The IBM Food Trust is the only network of its kind to connect participants across the food supply chain through a permissioned, permanent and shared record of food system data which will greatly enhance traceability and safety for industries like fishing and farming and allow consumers to trace their food ‘from bait to plate’ by simply scanning a QR code. If a food safety issue is reported, it is immediately clear who is impacted and who should take action. To promote sustainability farmers, producers and other food actors can automatically digitise and easily share audits, certificates and other records, proving that they utilise and promote sustainable and ethical practices.
Content sharing fairer
In the entertainment industry, musicians and artists are turning to blockchain to make content sharing fairer for creators using smart contracts where revenue on purchase of creative work can be automatically disseminated according to pre-determined licencing agreements. In the charity space, Bitcoin-based charities like BitGive Foundation use a secure and transparent distributed ledger to give donors greater visibility into fund receipt and use.
The case against direct crypto investment
The inherent volatility of most cryptocurrencies does not reconcile with their potential use as a unit of account nor a store of value. A unit of account requires stability of pricing in order to compare the value of different goods, which is why goods are not currently priced in crypto. Likewise, many businesses would be unwilling to accept crypto as payment or hold it on balance sheet given this volatility, making it a poor store of value.
Medium of exchange shortcomings
As a medium of exchange, crypto also has its shortcomings, with few businesses willing to accept payment in digital currencies. Additionally, it has been noted that even if were to become more widely adopted, scalability issues will arise. Bitcoin, for instance, is limited to around just five global transactions per second, far fewer than that of existing networks (e.g. Visa is capable of handling 65,000 transactions per second and typically processes 1,700).
The valuation of cryptocurrencies is another key challenge to consider for investors. Most cryptocurrencies do not generate income, hence cannot be valued by conventional financial techniques such as discounted cash flows. While this is also true of a number of other assets – gold is a good example – their value can be appreciated via a discernible utility; gold has other uses, such as for jewellery. Cryptocurrencies, however, have no alternative utility and hence their value relies on the belief that their use will continue in the future; without this they could be viewed as worthless.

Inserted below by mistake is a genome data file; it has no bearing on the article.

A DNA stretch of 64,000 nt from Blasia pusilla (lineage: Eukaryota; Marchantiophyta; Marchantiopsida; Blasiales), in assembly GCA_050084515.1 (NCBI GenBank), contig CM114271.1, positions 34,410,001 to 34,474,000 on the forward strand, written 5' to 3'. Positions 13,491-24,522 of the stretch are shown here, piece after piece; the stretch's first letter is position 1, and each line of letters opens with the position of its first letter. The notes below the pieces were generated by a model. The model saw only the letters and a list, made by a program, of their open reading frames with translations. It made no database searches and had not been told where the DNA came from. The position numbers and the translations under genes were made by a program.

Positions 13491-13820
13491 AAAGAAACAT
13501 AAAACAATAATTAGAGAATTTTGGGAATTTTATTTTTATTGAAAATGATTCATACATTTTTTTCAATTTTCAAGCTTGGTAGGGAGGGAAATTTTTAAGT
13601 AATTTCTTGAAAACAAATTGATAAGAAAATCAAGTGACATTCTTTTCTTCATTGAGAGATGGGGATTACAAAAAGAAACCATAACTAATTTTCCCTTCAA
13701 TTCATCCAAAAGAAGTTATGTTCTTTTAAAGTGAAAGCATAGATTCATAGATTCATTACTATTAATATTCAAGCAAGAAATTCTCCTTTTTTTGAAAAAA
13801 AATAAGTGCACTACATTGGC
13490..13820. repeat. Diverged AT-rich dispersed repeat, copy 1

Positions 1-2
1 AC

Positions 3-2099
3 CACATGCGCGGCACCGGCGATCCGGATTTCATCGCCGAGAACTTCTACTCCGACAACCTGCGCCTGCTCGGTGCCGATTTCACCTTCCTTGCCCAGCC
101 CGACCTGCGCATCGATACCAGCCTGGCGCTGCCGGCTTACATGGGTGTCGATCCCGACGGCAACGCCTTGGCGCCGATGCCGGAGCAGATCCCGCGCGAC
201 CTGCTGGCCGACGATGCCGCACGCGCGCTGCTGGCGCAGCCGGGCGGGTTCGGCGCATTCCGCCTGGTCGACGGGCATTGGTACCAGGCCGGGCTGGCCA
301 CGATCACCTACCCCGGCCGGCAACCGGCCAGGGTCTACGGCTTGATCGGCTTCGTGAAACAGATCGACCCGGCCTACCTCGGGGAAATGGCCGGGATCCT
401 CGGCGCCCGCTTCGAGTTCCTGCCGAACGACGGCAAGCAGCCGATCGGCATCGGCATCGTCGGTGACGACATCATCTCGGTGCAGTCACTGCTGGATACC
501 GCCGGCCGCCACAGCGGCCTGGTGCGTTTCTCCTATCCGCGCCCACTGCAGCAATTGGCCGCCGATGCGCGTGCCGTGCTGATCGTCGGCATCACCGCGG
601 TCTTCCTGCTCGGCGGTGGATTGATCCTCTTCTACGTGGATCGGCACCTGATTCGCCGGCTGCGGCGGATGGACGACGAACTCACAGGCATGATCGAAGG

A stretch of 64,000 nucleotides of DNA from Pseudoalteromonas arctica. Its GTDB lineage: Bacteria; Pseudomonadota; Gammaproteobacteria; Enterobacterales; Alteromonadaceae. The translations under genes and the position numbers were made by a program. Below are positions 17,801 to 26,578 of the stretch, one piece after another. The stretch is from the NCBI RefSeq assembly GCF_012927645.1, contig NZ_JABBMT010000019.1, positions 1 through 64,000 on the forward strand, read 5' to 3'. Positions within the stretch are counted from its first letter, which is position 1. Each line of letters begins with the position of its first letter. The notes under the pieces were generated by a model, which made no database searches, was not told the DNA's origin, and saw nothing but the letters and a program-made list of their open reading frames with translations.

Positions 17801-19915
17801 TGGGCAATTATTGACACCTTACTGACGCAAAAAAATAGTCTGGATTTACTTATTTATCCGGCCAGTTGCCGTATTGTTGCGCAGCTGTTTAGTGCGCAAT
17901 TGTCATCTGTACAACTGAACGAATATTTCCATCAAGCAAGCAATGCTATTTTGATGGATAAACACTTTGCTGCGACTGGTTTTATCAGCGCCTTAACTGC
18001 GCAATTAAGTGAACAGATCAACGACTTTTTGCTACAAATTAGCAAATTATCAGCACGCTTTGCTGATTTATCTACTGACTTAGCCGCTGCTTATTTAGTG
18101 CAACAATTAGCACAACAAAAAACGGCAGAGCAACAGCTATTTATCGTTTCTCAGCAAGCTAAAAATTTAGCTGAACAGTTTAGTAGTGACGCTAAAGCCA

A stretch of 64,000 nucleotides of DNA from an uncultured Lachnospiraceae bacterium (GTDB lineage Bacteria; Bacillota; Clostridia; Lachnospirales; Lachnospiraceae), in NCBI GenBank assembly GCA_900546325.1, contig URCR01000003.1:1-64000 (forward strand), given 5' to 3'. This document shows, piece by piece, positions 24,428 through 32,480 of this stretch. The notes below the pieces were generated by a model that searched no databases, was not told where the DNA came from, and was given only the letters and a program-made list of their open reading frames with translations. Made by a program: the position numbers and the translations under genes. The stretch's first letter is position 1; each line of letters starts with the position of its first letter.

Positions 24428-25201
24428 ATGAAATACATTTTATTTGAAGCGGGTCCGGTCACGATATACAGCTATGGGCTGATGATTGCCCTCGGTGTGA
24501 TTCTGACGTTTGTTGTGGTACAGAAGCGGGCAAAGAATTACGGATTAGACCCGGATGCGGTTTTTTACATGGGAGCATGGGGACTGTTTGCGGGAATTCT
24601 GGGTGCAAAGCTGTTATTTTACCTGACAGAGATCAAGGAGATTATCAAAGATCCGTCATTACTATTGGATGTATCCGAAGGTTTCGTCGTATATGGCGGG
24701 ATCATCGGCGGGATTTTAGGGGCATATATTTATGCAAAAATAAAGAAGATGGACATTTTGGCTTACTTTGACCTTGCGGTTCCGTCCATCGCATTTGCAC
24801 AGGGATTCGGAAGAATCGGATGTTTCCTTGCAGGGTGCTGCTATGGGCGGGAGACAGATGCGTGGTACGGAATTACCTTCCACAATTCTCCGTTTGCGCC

Finally, from a portfolio perspective, the addition of direct crypto investment will only enhance risk/return measures if it has a low or negative correlation with other asset classes, particularly equities. However, the evidence of this is inconclusive at this stage. In particular, cryptocurrencies experienced a sharp selloff in March 2020, in unison with the equity market and hence were not a useful diversifier through this period of market stress.
For these reasons, we would not recommend a direct investment into a crypto asset.
The Escala Approach
The most common argument in favour of Bitcoin is its first mover advantage and large current user base. Active user numbers, however, can be very volatile. Ethereum amassed a user base that was 80% of Bitcoin’s within one year given the greater use case for its blockchain technology. If an incumbent fails to adjust to new technological advances they can quickly lose their dominant position; think Myspace and Facebook or Yahoo and Google.
Chart 4: Bitcoin’s market share has fallen over time
Key to the value proposition for crypto assets is the network effect and ability to grow its user base. As this process is very volatile in the early stages of the evolution of the industry, we believe a more risk adverse approach to investing in this space is to find the companies facilitating the transactions on the networks; the picks and shovels if you will. This would be akin the finding the Apples or the Amazons or the Netflixs that emerged from the internet revolution. On this score we believe it is still early days.
Picks and shovels approach
We do believe there will be many winners in the crypto asset space but equally there will be many losers. To provide some protection against this, we would recommend investing in a fund that has a diversified pool of potential picks and shovels of the crypto world.